Home Table of Contents

WPIC 27.02 Murder—Second Degree—Intentional—Elements

11 WAPRAC WPIC 27.02Washington Practice Series TMWashington Pattern Jury Instructions--Criminal

11 Wash. Prac., Pattern Jury Instr. Crim. WPIC 27.02 (5th Ed)
Washington Practice Series TM
Washington Pattern Jury Instructions--Criminal
January 2024 Update
Washington State Supreme Court Committee on Jury Instructions
Part V. Crimes Against Life
WPIC CHAPTER 27. Murder, Second Degree
WPIC 27.02 Murder—Second Degree—Intentional—Elements
To convict the defendant of the crime of murder in the second degree, each of the following elements of the crime must be proved beyond a reasonable doubt:
(1) That on or about (date), the defendant acted with intent to cause the death of (name of person);
(2) That (name of decedent) died as a result of defendant's acts; and
(3) That any of these acts occurred in the State of Washington.
If you find from the evidence that each of these elements has been proved beyond a reasonable doubt, then it will be your duty to return a verdict of guilty.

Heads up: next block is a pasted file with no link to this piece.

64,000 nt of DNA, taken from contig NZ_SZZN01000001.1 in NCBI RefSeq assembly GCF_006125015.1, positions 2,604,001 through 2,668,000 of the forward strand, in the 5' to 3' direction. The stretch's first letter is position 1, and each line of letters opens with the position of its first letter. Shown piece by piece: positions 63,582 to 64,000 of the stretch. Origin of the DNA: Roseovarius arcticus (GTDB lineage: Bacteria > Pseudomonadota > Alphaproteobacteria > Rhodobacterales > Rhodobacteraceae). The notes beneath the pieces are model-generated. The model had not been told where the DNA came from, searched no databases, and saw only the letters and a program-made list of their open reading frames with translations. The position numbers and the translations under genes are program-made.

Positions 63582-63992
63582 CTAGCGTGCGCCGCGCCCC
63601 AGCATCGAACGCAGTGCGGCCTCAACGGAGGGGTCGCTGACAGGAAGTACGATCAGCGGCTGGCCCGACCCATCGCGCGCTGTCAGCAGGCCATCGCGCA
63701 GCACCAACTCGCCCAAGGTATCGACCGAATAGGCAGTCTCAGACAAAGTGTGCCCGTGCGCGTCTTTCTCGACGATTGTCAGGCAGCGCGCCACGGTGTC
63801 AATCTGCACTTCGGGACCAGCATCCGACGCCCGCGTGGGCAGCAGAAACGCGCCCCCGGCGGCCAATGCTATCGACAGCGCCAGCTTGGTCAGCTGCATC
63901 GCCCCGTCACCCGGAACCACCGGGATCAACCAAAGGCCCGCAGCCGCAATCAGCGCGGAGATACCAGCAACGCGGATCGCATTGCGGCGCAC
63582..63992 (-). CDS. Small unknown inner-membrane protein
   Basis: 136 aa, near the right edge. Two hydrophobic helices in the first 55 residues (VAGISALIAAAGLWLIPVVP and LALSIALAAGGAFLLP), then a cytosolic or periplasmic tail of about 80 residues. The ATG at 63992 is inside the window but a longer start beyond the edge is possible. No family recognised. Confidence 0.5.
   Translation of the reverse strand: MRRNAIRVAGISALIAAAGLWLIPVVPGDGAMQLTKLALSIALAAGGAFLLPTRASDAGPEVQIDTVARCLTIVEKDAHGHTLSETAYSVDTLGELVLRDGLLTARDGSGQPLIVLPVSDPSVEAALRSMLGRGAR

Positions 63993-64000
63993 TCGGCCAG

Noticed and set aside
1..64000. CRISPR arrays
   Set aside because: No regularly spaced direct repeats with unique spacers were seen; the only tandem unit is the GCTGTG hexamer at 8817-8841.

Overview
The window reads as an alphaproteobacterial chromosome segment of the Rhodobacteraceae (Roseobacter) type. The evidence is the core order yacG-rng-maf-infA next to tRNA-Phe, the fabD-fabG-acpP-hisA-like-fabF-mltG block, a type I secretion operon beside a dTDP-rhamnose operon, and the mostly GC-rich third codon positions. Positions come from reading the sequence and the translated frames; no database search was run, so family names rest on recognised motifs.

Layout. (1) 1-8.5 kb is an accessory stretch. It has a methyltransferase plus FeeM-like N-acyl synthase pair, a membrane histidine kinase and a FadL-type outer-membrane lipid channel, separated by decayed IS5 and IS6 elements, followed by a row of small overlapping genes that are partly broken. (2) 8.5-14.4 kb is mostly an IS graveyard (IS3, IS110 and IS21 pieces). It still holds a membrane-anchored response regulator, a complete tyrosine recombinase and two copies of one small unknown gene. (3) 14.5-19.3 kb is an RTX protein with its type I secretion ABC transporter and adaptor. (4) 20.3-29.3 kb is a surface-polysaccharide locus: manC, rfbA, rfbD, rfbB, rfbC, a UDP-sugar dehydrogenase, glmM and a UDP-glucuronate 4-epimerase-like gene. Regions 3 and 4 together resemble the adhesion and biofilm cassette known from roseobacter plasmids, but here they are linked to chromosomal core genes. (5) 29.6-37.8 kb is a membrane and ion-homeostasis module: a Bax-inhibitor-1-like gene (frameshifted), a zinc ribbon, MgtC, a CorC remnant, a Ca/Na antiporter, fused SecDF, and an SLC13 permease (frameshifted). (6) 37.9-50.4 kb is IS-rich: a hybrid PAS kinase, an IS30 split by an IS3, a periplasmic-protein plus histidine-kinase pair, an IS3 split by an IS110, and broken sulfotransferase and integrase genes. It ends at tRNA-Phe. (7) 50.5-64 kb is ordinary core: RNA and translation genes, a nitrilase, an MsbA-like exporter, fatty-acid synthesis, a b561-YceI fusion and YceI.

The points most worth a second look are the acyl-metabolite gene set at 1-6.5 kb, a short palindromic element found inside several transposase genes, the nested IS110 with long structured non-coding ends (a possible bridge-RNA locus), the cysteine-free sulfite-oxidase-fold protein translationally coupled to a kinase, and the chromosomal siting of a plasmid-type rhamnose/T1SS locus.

On the other hand, if after weighing all of the evidence you have a reasonable doubt as to any one of these elements, then it will be your duty to return a verdict of not guilty.
Use this instruction when the issue is intent to cause the death of the person killed or another.
Use WPIC 10.01 (Intent—Intentionally—Definition) with this instruction. If there is an issue of causal connection, use WPIC 25.02 (Homicide—Proximate Cause—Definition).
For a discussion of the phrase “any of these acts” in element (3), see WPIC 4.20 (Introduction) and the Note on Use to WPIC 4.21 (Elements of the Crime—Form).
RCW 9A.32.050(1)(a).
For murders committed in 1997 or earlier, the State would be required to prove that death occurred within three years and a day of the defendant's act (or, for murders committed in 1983 or earlier, within one year and a day).
For discussion of the burden of proof on defenses, see the Comments to WPIC 26.02 (Murder—First Degree—Premeditated—Elements) and WPIC 14.00 (Defenses—Introduction).
[Current as of May 2019.]
End of Document